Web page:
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Product: Book - Paperback
Title: A+ Certification for Dummies
Publisher: For Dummies
Authors: Ron Gilster
Rating: 3/5
Customer opinion - 3 stars out of 5
The Truth and only the Truth

I Pass my A+ exams with this book and some other books. For the A+ core exam, you will need some more references than just this book.It will get you close(with just this book, you can score fair but not great)to passing. When you pass the A+Core exam make sure you burn this book UP! cause the dos/win part is so small that you can read it in 15 min.But over all, i give it a "3" cause of the pictures.P.S. on the dos/win exam,there are 2 different test,one on win 3.11,dos,memory management,win 95,troubleshooting and networking(yes networking, each test has at lease 6 questions on it).The other is JUST win95(HARD so Study!

Product: Book - Paperback
Title: Essential COM
Publisher: Addison-Wesley Professional
Authors: Don Box
Rating: 5/5
Customer opinion - 5 stars out of 5
Yes! Definitely the best book on COM I read.

This book explains COM in such detail that it is essential for anybody who wishes to consider themselves experts in this technology.

Product: Book - Paperback
Title: Advanced Windows (Advanced Windows)
Publisher: Microsoft Press
Authors: Jeffrey Richter
Rating: 5/5
Customer opinion - 5 stars out of 5
Absolutly Great !

Jeffrey Richter's Advanced Windows is easily the most frequently used (and borrowed) book on my computer bookshelf. It is well written, complete, and contains descriptions and examples of non-GUI Windows programming you simply can not find anywhere else. I plan on buying both of his new books as well. All of his books are utterly without hype - it's like reading just the meaty parts of MSJ/MSDN magazine. Long Live Jeff Richter!

Product: Book - Paperback
Title: The UNIX Programming Environment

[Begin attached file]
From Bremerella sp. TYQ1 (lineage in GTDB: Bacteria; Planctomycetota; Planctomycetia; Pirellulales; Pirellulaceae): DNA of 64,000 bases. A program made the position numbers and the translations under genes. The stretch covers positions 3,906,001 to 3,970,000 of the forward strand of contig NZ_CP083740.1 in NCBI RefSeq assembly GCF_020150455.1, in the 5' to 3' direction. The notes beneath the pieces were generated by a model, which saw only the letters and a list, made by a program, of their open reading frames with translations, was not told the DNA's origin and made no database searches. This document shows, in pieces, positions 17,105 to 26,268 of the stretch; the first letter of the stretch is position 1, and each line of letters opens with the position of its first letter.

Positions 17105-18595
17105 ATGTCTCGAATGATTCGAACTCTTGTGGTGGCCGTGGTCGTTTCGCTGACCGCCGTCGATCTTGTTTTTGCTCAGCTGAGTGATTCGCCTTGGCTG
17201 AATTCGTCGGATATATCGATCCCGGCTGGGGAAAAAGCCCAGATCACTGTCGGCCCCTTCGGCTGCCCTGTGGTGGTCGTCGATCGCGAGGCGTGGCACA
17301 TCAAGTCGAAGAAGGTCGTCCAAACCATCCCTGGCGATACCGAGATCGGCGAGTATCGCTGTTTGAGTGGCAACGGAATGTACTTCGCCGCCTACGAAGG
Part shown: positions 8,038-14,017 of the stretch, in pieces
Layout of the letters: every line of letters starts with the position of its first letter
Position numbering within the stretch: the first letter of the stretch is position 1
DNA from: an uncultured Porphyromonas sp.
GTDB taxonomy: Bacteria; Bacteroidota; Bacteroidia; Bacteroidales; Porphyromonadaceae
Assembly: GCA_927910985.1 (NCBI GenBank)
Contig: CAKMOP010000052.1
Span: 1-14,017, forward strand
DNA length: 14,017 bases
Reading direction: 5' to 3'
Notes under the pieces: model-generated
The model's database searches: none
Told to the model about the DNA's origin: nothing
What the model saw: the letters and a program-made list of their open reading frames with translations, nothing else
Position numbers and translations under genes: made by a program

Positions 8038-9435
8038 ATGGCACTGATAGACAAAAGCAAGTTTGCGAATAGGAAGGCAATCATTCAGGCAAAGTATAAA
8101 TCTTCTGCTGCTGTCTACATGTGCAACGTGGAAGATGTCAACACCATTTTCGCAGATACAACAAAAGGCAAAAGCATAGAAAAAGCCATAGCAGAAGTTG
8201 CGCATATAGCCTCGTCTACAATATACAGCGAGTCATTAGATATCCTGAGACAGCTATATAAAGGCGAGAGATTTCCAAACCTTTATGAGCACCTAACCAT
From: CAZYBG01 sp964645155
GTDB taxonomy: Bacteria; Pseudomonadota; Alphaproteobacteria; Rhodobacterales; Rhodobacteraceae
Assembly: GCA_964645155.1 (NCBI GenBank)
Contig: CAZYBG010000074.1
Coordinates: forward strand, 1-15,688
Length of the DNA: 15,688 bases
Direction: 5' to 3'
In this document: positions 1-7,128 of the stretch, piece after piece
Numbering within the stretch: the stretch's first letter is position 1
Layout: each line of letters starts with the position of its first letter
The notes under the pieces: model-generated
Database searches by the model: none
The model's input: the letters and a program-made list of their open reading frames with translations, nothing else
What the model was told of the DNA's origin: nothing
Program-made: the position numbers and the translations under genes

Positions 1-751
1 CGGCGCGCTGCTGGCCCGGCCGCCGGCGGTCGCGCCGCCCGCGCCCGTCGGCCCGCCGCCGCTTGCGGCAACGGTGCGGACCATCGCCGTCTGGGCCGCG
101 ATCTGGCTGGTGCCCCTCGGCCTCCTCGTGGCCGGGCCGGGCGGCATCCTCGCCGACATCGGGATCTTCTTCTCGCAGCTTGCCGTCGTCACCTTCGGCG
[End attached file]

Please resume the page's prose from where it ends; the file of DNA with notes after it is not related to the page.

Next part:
Publisher: Prentice Hall
Authors: Brian W. Kernighan, Rob Pike
Rating: 5/5
Customer opinion - 5 stars out of 5
The perfect book for the beginning Unix programmer

Elsewhere on Amazon I reviewed Kernighan's "Elements of Programming Style." To quote one paragraph from that review -
Brian Kernighan has co-authored three books almost essential to learning our craft, this volume, "Software Tools" and "The Unix Programming Environment". "Elements of Programming Style" spells out the fundamental rules, "Software Tools" shows you how to apply them to a number of simple projects and extends the rules to software design and finally "The Unix Programming Environment" shows you how to use them in an operating system designed to reward you for your effort.
This volume starts with a short, excellent preface detailing some of the early history of Unix and explaining the structure of the book and the philosophy behind it . The preface states "Our goal in this book is to communicate the UNIX programming philosophy ... throughout runs the themes of combining programs and of using programs to build programs." It delivers on that goal.
The book then follows with a series of chapters that start with basic shell commands and then pipes before branching out into shell programming and going on to explore useful Unix tools such as grep, sed, awk, C, the standard libraries, make, yacc and lex through a series of small useful programs culminating in a small calculator language called `hoc' - a useful calculator and easily extensible.
While most might feel that grep, sed, awk and shell programming have been replaced by tools such as Perl and Python these early chapters provide a good grounding in Unix programming and remind newer users of the power and usefulness of these simple Unix tools.
Briefly covered in a final chapter are some of the document preparation tools based on troff - the macro packages ms, mm and of course the man package used for Unix man pages along with tbl and eqn for tables and mathematical equations respectively.
In totality it provides an excellent grounding in writing good, workable software for Unix. The writing is clear and concise, the volume well laid out, the examples are in the main useful, though a few rely on multiple users of the one machine, not as common now that Linux and Sun have made a Unix computer more of a desktop machine than a minicomputer.
This is a classic book and I would recommend it to all starting out Unix programming, regardless of your experience with other operating systems. Ignore it's age, computer books are rarely this good and almost never this timeless.